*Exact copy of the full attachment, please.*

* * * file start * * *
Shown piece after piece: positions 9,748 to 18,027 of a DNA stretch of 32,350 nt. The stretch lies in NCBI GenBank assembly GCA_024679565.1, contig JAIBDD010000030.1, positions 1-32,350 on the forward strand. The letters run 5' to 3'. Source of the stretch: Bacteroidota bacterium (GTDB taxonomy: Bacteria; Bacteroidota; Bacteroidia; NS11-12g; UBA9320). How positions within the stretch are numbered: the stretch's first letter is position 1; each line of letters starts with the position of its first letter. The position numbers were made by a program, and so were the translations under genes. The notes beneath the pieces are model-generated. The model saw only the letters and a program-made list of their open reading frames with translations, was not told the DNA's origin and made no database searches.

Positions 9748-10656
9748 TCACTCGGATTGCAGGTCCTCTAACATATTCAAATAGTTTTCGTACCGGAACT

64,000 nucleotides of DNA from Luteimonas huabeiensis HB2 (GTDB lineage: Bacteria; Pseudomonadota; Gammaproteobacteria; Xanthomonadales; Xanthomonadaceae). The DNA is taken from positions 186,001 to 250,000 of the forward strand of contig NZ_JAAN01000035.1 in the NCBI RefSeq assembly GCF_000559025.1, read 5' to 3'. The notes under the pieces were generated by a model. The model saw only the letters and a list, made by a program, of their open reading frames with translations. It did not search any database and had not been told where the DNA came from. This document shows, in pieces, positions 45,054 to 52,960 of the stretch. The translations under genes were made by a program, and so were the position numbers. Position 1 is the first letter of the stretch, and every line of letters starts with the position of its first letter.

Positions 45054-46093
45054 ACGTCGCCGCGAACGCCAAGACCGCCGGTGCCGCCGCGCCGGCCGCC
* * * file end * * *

Shown piece after piece: positions 9,748 to 18,027 of a DNA stretch of 32,350 nt. The stretch lies in NCBI GenBank assembly GCA_024679565.1, contig JAIBDD010000030.1, positions 1-32,350 on the forward strand. The letters run 5' to 3'. Source of the stretch: Bacteroidota bacterium (GTDB taxonomy: Bacteria; Bacteroidota; Bacteroidia; NS11-12g; UBA9320). How positions within the stretch are numbered: the stretch's first letter is position 1; each line of letters starts with the position of its first letter. The position numbers were made by a program, and so were the translations under genes. The notes beneath the pieces are model-generated. The model saw only the letters and a program-made list of their open reading frames with translations, was not told the DNA's origin and made no database searches.

Positions 9748-10656
9748 TCACTCGGATTGCAGGTCCTCTAACATATTCAAATAGTTTTCGTACCGGAACT

64,000 nucleotides of DNA from Luteimonas huabeiensis HB2 (GTDB lineage: Bacteria; Pseudomonadota; Gammaproteobacteria; Xanthomonadales; Xanthomonadaceae). The DNA is taken from positions 186,001 to 250,000 of the forward strand of contig NZ_JAAN01000035.1 in the NCBI RefSeq assembly GCF_000559025.1, read 5' to 3'. The notes under the pieces were generated by a model. The model saw only the letters and a list, made by a program, of their open reading frames with translations. It did not search any database and had not been told where the DNA came from. This document shows, in pieces, positions 45,054 to 52,960 of the stretch. The translations under genes were made by a program, and so were the position numbers. Position 1 is the first letter of the stretch, and every line of letters starts with the position of its first letter.

Positions 45054-46093
45054 ACGTCGCCGCGAACGCCAAGACCGCCGGTGCCGCCGCGCCGGCCGCC